Program surveys indicated improved literacy, technology, and communication skills to share heritage, traditions, and talents; increased sense of empowerment and self-esteem, strengthened parent-child relationships and community bonds, and creation of a core of mentors. One mother reported that before the program she would never have entered an art museum because she wouldn't have known what to do, but that now she would not be able to pass by without stopping in. As well, several family participants have returned to the Smithsonian asking to volunteer at future Smithsonian events.

This program received Federal support from the Latino Initiatives Pool, administered by the Smithsonian Latino Center.

#LatinoHAC

Philippa Rappoport
38
 

Art & Resistance 2: Black Women Subjects Free from the Gaze

Why art & resistance with Black women as subjects in a novel study of Beloved

  • This lesson may be used as a pre-reading and/ or during reading activity for a study of Toni Morrison's Beloved.  
  • The second of my eight quarter (2yr) literature course begins with the reading and critical interrogation of this Pulitzer Prize and American Book Award winning masterpiece.  
  • Since many learners carry the misperception that our world may be characterized as post-racial, they have a grossly limited view of how perceptions from so-called dominant groups may oppress racialized groups.  
  • This lesson/ collection is designed to help students construct meaning around the intersection of  Black women as creatives/ subjects in literature & art and the concept of the gaze (i.e. the white gaze in the literary canon).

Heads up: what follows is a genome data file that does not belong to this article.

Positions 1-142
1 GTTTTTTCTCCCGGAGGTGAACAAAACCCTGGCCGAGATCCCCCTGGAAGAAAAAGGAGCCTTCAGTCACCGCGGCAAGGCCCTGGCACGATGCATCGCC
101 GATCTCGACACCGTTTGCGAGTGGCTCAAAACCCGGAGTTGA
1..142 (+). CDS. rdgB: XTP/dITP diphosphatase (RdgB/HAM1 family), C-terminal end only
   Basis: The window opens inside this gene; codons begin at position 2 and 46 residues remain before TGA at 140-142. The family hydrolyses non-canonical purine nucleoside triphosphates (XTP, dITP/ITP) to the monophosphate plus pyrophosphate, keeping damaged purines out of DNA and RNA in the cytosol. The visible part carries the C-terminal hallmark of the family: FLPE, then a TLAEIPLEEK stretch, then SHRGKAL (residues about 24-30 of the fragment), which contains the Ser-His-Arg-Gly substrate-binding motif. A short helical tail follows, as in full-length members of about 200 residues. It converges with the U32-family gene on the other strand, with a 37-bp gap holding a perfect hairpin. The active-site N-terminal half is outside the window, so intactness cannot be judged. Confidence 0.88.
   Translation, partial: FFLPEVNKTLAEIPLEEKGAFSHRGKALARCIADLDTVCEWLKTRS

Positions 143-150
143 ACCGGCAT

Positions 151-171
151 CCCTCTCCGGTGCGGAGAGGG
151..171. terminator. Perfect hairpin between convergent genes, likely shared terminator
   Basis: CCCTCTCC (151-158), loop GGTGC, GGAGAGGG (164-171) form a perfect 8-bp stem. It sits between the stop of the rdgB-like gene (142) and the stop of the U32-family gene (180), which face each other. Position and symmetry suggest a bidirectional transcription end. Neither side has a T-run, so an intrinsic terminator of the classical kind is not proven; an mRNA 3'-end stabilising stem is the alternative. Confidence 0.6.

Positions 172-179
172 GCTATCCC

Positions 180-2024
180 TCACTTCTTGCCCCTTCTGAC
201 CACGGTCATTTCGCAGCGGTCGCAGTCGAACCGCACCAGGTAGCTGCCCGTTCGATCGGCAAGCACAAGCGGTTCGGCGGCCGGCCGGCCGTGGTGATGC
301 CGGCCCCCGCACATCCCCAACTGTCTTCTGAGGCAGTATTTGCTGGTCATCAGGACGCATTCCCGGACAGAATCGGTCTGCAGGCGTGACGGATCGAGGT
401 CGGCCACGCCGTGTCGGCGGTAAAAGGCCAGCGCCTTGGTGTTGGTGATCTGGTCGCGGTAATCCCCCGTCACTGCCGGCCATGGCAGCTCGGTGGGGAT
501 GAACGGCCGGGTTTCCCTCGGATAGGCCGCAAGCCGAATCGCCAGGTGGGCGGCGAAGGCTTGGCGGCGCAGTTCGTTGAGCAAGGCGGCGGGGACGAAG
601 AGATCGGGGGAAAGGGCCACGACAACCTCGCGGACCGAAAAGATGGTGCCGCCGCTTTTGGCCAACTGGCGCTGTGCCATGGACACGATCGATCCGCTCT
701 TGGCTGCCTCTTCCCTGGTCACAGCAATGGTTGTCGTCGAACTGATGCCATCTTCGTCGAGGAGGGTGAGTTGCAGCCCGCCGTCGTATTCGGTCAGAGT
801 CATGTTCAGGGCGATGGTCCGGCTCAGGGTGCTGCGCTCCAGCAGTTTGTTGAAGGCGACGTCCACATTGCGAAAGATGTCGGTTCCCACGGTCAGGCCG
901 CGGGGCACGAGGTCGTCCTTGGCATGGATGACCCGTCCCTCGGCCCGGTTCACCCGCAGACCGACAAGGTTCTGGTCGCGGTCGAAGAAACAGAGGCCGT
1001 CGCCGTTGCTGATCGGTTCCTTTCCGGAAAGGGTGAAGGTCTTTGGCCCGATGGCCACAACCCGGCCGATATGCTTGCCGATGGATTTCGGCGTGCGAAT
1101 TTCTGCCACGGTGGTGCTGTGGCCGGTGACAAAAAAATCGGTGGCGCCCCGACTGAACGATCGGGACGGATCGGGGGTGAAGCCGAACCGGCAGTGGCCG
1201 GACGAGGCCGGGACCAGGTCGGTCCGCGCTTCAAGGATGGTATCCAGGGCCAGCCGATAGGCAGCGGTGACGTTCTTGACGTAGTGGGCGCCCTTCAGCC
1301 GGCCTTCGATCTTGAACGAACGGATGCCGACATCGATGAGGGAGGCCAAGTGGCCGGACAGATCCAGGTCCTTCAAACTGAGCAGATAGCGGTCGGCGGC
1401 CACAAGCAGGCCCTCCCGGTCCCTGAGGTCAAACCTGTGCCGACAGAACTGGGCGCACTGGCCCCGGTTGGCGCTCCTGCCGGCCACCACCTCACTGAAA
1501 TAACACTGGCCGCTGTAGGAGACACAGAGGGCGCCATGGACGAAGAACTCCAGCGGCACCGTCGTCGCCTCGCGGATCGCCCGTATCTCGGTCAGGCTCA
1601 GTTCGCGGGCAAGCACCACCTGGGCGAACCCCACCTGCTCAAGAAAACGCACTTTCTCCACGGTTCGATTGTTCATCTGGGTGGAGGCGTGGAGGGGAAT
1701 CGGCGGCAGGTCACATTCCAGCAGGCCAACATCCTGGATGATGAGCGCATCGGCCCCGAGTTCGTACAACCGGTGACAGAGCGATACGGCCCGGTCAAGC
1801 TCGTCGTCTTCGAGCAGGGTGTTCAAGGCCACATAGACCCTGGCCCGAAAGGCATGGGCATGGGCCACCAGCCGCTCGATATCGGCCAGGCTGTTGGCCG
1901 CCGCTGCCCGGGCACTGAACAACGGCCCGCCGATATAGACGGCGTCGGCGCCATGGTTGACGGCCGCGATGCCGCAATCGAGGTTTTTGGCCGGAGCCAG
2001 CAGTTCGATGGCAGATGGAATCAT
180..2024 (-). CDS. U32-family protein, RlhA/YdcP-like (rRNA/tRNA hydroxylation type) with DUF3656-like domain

• For students who misperceive the small degree of diversity in the authors studied in their literature classes as post-racialism, it is important to acknowledge the space between where we presently are with respect where we aspire to be as prosumers of literature and art.
  • The impetus for continuing to center our literature study in resistance stems from out study of the works of Toni Morrison and her professional ethos that her "sovereignty & authority as a racialized person...be struck immediately" in her writing while  "...not  speak[ing] for Black people;...[but]..speak[ing] to and be[ing] among [black people]".  Her determination "to make sure that the white gaze was not the dominant one in any of [her] books" is an example of the importance and power of authentic creation.


#goglobal #andersonpetty #mgg #wissit2019 #tonimorrison #blackwomen

Sher Anderson Petty
54
 

Art & Resistance: Frederick Douglass

Why art & resistance in a novel study of The Narrative of the Life of Frederick Douglass